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Scatology: some things never change

And now for something completely different:

If you have a few free moments in your day, visit Google Books and take a look at (or download for free) A Classical Dictionary of the Vulgar Tongue by Francis Grose, Esq. 1788. The author definitely has an ironic last name in this context.

The book is sort of the 18th century’s version of the urban dictionary (more like, the urban dictionary is the 21st century of this thing). It lists “contemporary” slang and scatological humor for quasi-academic reasons. The CDVT is by no means the first of its kind (check out the preface where he lists references), but it is a culmination (at its time) of several major works on the subject going back to the 16th century. In the book, there are endlessly amusing (and offending) terms ripe for re-introduction into modern usage. Basically just flip open to a random page and you have yourself a list of band names and song titles ready to use.

Here are some examples (some perhaps more scatological and familiar than others). Note that the censorship below is actually in the original text. Here is an excerpt from the preface explaining why some terms were “softened”:

“Some words and explanations in the former edition having been pointed out as rather indecent or indelicate…these have been either omitted, softened, or their explanations taken from books long sanctioned with general approbation…so that it is hoped this work will now be found as little offensive to delicacy as the nature of it would admit.”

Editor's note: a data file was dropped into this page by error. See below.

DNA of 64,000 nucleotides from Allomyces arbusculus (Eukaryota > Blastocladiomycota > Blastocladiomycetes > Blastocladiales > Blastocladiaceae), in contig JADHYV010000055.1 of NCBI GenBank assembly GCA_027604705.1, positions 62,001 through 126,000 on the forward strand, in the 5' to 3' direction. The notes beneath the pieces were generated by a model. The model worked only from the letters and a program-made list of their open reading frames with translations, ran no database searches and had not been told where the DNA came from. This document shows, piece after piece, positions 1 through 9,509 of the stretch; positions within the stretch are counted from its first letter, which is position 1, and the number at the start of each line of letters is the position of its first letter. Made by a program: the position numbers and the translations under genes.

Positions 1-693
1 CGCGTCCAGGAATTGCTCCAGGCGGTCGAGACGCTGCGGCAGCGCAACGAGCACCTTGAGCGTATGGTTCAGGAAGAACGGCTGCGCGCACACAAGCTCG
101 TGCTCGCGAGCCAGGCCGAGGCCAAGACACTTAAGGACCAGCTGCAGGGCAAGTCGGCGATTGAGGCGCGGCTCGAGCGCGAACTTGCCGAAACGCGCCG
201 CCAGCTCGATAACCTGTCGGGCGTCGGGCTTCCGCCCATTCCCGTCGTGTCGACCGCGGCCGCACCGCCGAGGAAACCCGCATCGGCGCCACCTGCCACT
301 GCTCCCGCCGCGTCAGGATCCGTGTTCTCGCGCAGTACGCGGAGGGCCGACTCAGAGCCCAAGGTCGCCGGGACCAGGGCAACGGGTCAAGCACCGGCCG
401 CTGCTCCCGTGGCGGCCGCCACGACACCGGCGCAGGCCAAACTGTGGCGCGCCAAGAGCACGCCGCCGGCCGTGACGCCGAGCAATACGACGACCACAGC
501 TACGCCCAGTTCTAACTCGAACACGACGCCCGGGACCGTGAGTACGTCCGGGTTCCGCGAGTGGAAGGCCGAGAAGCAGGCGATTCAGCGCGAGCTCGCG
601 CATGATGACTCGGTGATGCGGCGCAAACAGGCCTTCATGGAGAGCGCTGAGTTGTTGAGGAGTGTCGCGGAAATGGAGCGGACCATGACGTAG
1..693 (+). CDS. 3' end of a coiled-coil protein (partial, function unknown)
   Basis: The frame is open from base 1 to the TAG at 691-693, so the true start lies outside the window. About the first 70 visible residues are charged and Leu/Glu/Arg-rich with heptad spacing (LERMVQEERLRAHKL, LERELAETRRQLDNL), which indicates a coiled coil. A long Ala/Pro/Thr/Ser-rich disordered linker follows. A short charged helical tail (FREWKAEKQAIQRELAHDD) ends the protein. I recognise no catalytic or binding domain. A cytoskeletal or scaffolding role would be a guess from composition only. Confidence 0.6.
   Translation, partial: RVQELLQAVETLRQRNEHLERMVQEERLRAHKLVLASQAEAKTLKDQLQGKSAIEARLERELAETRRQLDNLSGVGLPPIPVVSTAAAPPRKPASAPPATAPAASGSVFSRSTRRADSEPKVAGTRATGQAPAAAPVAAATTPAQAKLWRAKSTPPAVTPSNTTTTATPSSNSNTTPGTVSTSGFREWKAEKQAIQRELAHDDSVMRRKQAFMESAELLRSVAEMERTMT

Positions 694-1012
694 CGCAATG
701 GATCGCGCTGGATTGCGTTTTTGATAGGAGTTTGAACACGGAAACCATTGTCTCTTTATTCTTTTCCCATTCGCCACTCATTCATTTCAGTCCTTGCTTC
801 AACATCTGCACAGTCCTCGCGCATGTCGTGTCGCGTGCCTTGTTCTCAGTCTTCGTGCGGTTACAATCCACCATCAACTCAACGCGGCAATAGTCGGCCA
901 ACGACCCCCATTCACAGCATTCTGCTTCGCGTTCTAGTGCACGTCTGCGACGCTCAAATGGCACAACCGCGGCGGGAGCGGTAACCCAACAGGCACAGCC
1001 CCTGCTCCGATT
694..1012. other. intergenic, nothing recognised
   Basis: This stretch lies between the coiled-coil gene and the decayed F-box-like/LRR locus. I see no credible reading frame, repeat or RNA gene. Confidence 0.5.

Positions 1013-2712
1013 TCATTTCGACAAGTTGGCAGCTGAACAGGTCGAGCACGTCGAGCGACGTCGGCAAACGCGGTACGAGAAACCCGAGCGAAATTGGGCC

Although modern scholars who study that period are already no doubt familiar with these cultural connections, it is a funny reminder for the rest of us that some things never change (this is from 1788 after all, 220 years ago). Indeed, the disclaimer still sounds like something from a bit of MPAA propaganda. Even as a modern person who is no stranger to scatology, one only need read some of the “poetry” and “satire” of John Wilmot, 2nd Earl of Rochester to be stunned into coy and bashful silence (Jonnny Depp played Wilmot in the movie The Libertine). These examples are a fun (and potentially offending) reminder that certain English words have nearly always been considered offensive to sensitive ears (with their same definitions!). Sorry if this offends YOUR ears:

“C**T. The the cunnus of the Latin dictionaries ; a nasty name for a nasty thing”
“DUCK F-CK-R. The man who has the care of the poultry on board a ship of war.”
“To F—k. To copulate.”
“WINTER’S DAY. He is like a winter’s day, short and dirty.”

Images from the pages for the previous entries (note the “s” and “f” both appear as an “f” in Ye Olde Typeface):

duck fkr

fart crack



Again, when you get a chance, take a look at the A Classical Dictionary of the Vulgar Tongue (it isn’t that long).

Which is your favorite word from the Vulgar Tongue as described by Frankie Grose Esq.? Which one would you use as a song title? A band name? Which is your favorite insult?

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